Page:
Near Morton in Redwood County, Minnesota — The American Midwest (Upper Plains)
Myrick's Trading Post Site
Aug. 18, 1862.
Erected 1898 by the Minnesota Valley Historical Society.
Location. 44° 31.611′ N, 94° 57.88′ W. Marker is near Morton, Minnesota, in Redwood County. Marker is on County Highway 2 0.1 miles east of Porter Avenue, on the left when traveling east. Click for map. Marker is at or near this postal address: 32469 Redwood County Highway 2, Morton MN 56270, United States of America.
Other nearby markers. At least 8 other markers are within 2 miles of this marker, measured as the crow flies. The Remains of Hon. J.W. Lynde (within shouting distance of this marker); Forbes' Trading Post Site (about 300 feet away, measured in a direct line); Robert's Trading Post Site (about 500 feet away); Court Martial Site (about 700 feet away); Redwood Ferry (approx. 1.5 miles away); Repatriation Monument (approx. 1.6 miles away); St. Cornelia's Church (approx. 1.6 miles away); Mdewakanton Ehdakupi Wanagi Makoce (approx. 1.6 miles away). Click for a list of all markers in Morton.
More about this marker. In 1862, the Minnesota Dakota, also known by the French term, “Sioux," waged war against the United States following two years of unfulfilled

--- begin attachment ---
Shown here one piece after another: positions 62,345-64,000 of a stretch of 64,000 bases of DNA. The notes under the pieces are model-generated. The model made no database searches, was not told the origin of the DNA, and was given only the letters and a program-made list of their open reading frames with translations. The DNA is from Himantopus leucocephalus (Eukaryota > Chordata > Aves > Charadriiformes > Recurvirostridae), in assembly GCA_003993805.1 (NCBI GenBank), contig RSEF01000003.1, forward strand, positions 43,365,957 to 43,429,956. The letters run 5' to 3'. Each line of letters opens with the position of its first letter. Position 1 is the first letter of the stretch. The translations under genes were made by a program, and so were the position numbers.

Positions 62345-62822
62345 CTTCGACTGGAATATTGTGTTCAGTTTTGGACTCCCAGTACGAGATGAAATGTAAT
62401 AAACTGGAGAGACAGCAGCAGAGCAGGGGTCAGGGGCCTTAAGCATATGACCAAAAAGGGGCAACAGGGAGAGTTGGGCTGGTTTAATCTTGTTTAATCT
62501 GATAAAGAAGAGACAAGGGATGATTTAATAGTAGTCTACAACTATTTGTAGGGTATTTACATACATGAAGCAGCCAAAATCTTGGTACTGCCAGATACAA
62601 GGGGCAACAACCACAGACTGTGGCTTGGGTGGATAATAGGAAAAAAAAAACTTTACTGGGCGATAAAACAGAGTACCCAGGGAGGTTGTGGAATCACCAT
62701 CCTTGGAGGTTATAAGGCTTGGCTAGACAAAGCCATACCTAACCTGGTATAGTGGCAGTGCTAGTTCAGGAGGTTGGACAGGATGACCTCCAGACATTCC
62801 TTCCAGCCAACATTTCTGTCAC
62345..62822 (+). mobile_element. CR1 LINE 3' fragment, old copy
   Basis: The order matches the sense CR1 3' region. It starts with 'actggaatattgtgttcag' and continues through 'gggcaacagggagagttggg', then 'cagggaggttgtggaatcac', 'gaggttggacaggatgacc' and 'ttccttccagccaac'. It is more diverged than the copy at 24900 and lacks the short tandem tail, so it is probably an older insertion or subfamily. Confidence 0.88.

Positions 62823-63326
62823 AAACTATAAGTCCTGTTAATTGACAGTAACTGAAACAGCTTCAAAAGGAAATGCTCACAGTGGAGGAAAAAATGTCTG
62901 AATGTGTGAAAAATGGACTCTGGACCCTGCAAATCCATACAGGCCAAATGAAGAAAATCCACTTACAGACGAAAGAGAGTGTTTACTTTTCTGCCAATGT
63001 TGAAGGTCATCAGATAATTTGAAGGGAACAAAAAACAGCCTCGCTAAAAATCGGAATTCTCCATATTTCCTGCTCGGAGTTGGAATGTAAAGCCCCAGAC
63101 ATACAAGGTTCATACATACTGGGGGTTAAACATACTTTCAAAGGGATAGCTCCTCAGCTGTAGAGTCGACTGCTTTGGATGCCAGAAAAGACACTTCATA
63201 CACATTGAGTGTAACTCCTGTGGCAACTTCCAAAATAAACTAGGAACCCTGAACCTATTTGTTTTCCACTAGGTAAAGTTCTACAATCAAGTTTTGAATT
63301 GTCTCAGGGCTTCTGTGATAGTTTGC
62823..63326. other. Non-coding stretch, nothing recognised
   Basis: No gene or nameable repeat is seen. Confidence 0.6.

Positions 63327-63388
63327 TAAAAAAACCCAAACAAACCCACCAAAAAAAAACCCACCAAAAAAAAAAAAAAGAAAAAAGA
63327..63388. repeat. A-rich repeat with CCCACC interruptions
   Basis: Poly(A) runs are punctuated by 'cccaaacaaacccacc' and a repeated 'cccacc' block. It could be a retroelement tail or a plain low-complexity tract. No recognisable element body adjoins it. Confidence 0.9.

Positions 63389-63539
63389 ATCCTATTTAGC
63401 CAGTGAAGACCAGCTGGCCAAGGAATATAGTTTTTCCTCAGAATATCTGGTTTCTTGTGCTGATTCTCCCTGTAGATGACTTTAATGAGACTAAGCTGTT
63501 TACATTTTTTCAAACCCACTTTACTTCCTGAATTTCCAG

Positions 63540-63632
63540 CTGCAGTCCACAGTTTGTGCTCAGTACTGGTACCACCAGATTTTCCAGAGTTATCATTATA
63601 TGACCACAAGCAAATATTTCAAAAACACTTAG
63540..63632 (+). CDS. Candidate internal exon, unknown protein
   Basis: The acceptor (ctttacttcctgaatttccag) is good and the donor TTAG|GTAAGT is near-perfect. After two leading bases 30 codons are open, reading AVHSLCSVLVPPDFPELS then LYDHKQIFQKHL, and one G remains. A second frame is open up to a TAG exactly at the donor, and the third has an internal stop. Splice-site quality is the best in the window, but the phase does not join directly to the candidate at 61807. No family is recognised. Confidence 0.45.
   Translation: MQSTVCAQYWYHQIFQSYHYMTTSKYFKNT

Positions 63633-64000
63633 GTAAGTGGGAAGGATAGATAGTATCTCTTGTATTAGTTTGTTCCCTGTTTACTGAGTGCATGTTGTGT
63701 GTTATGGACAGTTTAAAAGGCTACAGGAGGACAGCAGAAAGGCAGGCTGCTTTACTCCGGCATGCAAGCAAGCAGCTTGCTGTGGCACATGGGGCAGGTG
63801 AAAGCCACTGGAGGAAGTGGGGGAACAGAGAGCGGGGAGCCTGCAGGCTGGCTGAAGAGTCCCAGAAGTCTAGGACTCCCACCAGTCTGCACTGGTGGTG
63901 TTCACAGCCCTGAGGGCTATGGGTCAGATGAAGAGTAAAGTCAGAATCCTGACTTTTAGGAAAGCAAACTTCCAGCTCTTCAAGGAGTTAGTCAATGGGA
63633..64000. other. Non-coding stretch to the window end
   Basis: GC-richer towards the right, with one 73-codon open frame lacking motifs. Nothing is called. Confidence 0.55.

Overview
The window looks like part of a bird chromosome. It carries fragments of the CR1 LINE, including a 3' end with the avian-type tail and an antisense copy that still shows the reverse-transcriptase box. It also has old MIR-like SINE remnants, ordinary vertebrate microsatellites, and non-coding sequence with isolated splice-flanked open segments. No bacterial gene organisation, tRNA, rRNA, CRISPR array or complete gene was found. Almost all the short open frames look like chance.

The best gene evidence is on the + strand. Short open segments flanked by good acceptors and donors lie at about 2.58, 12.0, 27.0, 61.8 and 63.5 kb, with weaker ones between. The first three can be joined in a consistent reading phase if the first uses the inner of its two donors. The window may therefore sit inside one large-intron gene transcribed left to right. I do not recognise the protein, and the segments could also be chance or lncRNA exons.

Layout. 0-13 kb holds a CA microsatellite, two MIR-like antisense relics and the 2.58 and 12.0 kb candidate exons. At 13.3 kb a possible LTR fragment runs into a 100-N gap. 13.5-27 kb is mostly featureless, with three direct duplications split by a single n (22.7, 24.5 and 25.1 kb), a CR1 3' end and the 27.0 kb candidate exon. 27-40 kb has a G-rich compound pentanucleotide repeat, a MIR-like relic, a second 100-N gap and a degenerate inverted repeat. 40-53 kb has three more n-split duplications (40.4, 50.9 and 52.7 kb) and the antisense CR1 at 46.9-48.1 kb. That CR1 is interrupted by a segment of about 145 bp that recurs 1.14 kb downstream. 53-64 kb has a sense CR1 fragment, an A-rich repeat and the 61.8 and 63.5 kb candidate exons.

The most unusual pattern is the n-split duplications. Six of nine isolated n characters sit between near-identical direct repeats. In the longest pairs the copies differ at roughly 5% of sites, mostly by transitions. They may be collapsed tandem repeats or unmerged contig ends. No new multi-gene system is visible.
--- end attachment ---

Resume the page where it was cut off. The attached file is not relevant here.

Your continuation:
The Minnesota Valley Historical Society was composed of citizens of Renville and Redwood counties, that contracted with the Peterson Granite Company of St. Paul, to identify and mark historic sites. "As time passes the exact sites of many or these memorable incidents are liable to be lost, and the society wisely concluded to locate and mark them now, while there are living witnesses and other competent authorities to designate them."
source: New Ulm Review; January 27, 1897
Also see . . . Minnesota Indian Uprising. "On August 15, 1862, Santee Sioux Chief Little Crow went to the Indian Agency located on the Minnesota River to ask government agent Thomas J. Galbraith to distribute the Indians' government-stockpiled provisions to his hungry people. 'We have no food, but here are these stores filled with food,' he yelled at Galbraith. 'So far as I'm concerned, if they are hungry, let them eat grass...' reported trading post operator Andrew J. Myrick." A few days later Myrick's corpse was found. (Submitted on August 18, 2013.)
Categories. • Industry & Commerce • Settlements & Settlers •
Credits. This page originally submitted on , by Keith L of Wisconsin Rapids, Wisconsin. This page has been viewed 334 times since then and 21 times this year. Photos: 1, 2. submitted on , by Keith L of Wisconsin Rapids, Wisconsin. This page was last revised on June 16, 2016.